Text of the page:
With the delineation of the economic classes, it may be a safe bet to assume those in poverty rarely mingle with the wealthy, and that the middle class may or may not have contact with either. More times than not folks tend to socialize and do business with those of their own ilk.
But thanks to "Bridges Out of Poverty" that's beginning to change.
Bridges is an initiative that brings together and educates businesses and organizations to help them better understand those in poverty and poverty itself. An employer, for example, would learn more valuable and desirable ways to communicate with and retain employees who may be on the lower end of the economic scale. The objective is to create a "Bridges Community," where folks from all walks of life work collaboratively to build a more secure, accepting and prosperous Summit County for all socioeconomic backgrounds.
There are hundreds of Bridges communities across the country but overseeing Summit County's is Hannah Nitz, who works at Open M, has a master's in social work and said she has the "joy of a job to lead and coordinate all of this." Open M is one of the 22 agencies countywide that help make Bridges happen.
Nitz grew up in a middle class family and recalls that her Bridges training provided a "big aha moment for me."
At this writing, about 2,500 participants have taken the full-day Bridges workshop. There are about five to six workshops held annually, but Nitz also travels to workplaces and other venues to conduct them as well. Cost per workshop attendee is $30 for books, materials and lunch. Past trainees have included FedEx, churches and social service agencies, and Metro requires its bus drivers to attend. Schoolteacher Ruby Payne, who, Nitz said, was reared middle class, taught at an inner-city school where most of the students were from low-income homes.
Payne found "huge differences" as to how teachers and others viewed these students and wrote for teachers a "framework for understanding poverty," Nitz said. Social worker Philip DeVol and health care professional Terie Dreussi Smith felt more than just teachers needed to be educated about poverty, so together the three wrote the curriculum for Bridges Out of Poverty.
A big misconception about those in poverty is that "they're lazy," Nitz said, "Or, why don't they just get a job? It's not that hard. I did it."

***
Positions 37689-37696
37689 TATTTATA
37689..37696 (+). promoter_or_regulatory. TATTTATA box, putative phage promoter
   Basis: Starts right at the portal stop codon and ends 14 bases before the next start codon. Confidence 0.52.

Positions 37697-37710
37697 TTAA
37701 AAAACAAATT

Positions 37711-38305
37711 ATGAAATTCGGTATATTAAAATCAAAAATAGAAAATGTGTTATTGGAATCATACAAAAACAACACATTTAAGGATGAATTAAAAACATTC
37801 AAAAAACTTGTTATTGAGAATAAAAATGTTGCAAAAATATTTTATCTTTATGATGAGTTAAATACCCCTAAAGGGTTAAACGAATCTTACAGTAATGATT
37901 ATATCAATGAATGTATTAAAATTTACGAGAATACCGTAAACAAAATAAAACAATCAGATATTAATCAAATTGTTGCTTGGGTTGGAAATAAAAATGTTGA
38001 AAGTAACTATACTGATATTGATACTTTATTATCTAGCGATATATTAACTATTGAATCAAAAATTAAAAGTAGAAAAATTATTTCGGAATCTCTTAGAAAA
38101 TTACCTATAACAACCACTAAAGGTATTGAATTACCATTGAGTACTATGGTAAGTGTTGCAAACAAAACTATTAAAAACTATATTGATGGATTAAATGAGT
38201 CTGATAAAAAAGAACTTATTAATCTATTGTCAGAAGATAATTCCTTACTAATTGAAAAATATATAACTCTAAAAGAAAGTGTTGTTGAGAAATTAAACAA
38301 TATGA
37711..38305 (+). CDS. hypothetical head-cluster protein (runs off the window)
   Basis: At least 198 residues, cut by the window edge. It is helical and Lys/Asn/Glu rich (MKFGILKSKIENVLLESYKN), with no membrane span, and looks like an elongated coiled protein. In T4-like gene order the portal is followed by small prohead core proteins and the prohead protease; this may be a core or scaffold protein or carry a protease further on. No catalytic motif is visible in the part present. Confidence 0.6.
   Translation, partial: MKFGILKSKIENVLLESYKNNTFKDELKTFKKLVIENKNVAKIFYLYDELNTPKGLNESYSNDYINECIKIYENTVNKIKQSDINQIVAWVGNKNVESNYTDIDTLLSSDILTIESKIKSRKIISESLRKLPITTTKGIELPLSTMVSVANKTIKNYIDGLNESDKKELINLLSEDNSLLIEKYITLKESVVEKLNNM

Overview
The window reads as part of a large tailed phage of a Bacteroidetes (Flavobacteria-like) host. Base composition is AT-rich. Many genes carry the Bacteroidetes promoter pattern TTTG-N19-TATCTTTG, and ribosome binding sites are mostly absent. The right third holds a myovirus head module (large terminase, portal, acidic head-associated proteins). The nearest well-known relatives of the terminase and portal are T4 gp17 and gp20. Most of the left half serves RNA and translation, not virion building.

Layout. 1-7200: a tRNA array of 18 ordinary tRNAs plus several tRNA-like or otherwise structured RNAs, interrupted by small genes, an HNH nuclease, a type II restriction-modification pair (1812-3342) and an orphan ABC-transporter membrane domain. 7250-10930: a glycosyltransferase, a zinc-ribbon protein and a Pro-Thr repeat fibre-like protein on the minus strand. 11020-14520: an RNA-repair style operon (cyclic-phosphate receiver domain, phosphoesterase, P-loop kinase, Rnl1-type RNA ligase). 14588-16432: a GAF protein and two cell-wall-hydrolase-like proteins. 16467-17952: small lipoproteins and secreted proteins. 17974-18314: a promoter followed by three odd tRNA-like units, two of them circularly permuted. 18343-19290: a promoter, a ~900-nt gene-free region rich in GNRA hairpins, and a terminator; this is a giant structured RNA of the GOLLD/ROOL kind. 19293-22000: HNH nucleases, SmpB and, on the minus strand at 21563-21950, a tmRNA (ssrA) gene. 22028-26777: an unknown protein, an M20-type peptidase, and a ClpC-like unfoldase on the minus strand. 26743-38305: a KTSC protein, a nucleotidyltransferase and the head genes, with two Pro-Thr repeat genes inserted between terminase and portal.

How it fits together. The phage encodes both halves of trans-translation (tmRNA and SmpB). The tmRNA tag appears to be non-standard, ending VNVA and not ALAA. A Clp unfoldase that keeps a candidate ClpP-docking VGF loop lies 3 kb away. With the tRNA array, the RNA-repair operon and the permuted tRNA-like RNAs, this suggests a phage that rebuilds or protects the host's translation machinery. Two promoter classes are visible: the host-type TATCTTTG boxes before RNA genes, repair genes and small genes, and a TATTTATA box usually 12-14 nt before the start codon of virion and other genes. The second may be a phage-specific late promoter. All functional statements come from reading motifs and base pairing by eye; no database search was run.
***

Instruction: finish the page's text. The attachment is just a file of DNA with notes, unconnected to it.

"Most people in generational poverty hang out with people in poverty," Nitz acknowledged. "Most of their community is walking or biking distance or on a bus line. And there's an absence of positive support systems, encouragement and role models."
And part of the problem may be that getting a job can actually be a detriment.
Nitz said a single mother of two might be getting subsidized housing and utilities, along with cash assistance, food stamps and a medical card. If she were to take a $10 an hour job, all or most of that assistance would go away and she may find herself back in the same boat, struggling to pay for all of that on her own. Part of Bridges instruction uses the "Hidden Rules" of the low, middle and upper class, as defined by Payne.
One crucial rule is TIME.
"When dealing with time in generational poverty, it's for the moment," Nitz said. "So if they're making a decision, they take into consideration the right now because they're in survival mode. What do I do now?"
In addition to survival, another motivating force is relationships, which if one in poverty is relationship-driven, then a full-time job isn't that important, said Nitz, who added, "Most people in generational poverty don't think they're in poverty because it's all they know!"
The middle-class time rule is seated in work, achievement and is more future-oriented. "When I was going to grad school at night and working during the day, I was focused on the future, the needed education to get my degree." The wealthy are not too focused on the present and the future is taken care of, Nitz said, so they tend to look at "traditions and history, the past ... I'm going to Yale because my father and grandfather went there."
Nitz said none of these examples are right or wrong, but if generational poverty wants to move to the middle class or higher they need to now how that class typically thinks and makes decisions. And conversely, those outside of poverty need to understand the mindset of those within to create a shift in thinking so that all classes can better understand where the other is coming from and to challenge all on an individual level.
"If all I think is that those in generational poverty are lazy or on drugs, I'm not going to want to do much to change that because I am thinking it's the choices they've made," Nitz illustrated. "But if I understand some of the things that cause and keep people in poverty, it's going to change the way I view it."
Beginning January 2013, a collaboration with Bridges Out of Poverty will be launched. "Circles" will bring together two volunteers and a Getting Ahead graduate to form an intentional relationship of friendship and support to help the graduate pursue their goal to escape poverty. Getting Ahead is a program that offers an educational 14-session workshop to those in generational poverty. It gives participants the tools to better understand their own poverty and how it affects the community around them, and a plan to build on their own resources to better themselves and their communities.
"A big thing for getting out of poverty is social capital and having a positive support system," Nitz said. "Some Circles will have a graduate working with two middle class or wealthy class individuals. Stereotypes are broken."
"The whole initiative is really challenging all three of the economic classes to view things differently."